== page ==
Saturday, September 13, 2008

Stave Hill on Friday

Glued to my computer last Friday I glanced briefly out of my window and was somewhat astonished to see a brief glimpse of sunshine through the clouds. I instantly decided to abandon my keyboard and cross my fingers that the sun would last. I was very lucky because the sun stayed out. I had the park completely to myself, failing to bump into anyone else whilst I was there.

I had a new macro lens attached to the camera. It was the first time I had used it and I have not yet managed become confident with it, so I had some mixed results.

The blackberries had nearly all gone over, and the untidily desiccated remains look rather sad. Elsewhere everything remains mainly green, but there are few other colours surviving. There were very few butterflies around and not many bees, but walking to inspect a small-flowered hypericum I saw a fabulous caterpillar, which Les later identified as a moth caterpillar: Knotgrass caterpillar (Acronicta rumicis) . It is a member of the Noctuidae family, which includes over 25,000 moth species. The moth itself is almost greyscale - a bizarre contrast to its caterpillar phase. The fly below is a Greenbottle (Lucilia caesar) which is a member of the blow-fly (Calliphoridae) family.

There are still "Veg. Survey" notices on fabric dotted all over the place, and I am still none the wiser what that is all about.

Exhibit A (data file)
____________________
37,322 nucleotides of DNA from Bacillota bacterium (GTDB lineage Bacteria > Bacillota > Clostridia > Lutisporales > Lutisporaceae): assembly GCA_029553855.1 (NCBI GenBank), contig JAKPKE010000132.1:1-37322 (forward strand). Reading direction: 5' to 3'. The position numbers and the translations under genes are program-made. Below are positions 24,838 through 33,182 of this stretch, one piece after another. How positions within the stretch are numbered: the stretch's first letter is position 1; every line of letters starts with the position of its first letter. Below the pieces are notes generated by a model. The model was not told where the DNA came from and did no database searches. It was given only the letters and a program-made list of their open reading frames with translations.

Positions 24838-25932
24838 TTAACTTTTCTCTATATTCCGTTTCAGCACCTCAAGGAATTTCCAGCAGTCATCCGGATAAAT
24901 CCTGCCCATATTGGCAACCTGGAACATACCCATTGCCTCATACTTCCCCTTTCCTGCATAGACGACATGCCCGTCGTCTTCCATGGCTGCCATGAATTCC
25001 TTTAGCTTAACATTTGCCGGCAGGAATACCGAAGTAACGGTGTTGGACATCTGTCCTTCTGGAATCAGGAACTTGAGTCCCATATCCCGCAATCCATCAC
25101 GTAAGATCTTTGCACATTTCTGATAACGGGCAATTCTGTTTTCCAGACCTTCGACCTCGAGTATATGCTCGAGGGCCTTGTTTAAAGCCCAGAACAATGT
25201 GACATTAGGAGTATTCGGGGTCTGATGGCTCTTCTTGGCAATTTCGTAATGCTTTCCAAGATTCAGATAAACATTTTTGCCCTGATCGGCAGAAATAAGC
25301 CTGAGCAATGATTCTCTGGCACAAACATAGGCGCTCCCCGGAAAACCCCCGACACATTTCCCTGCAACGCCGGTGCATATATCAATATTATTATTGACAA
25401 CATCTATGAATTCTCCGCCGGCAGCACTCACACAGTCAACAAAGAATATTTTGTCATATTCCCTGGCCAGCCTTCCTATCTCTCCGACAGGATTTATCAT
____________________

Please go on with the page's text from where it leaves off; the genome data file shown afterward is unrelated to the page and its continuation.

Everywhere I went there was the deafening cacophany of school children. I seem to have timed my tour of the ecology park with play time. I don't remember hearing the noise before, but it must have been there prior to the summer vacation.

Rounding Stave Hill itself I heard the sound of birds at the corner of Dock Hill Avenue, and paused to watch them - lots of pied wagtails and a small collection of absolutely delightful reed warblers. Unfortunately they were on the other side of a mesh fence and I was unable to photograph them. But they were lovely to watch and hear.

I went up to look at the sculpture and there was a bizarre scene worthy of Marcel Duchamp - adorning the bronze map was a single spring onion and a single tomato. Brown bottle glass surrounded the plinth, but thankfully there was no new graffiti.

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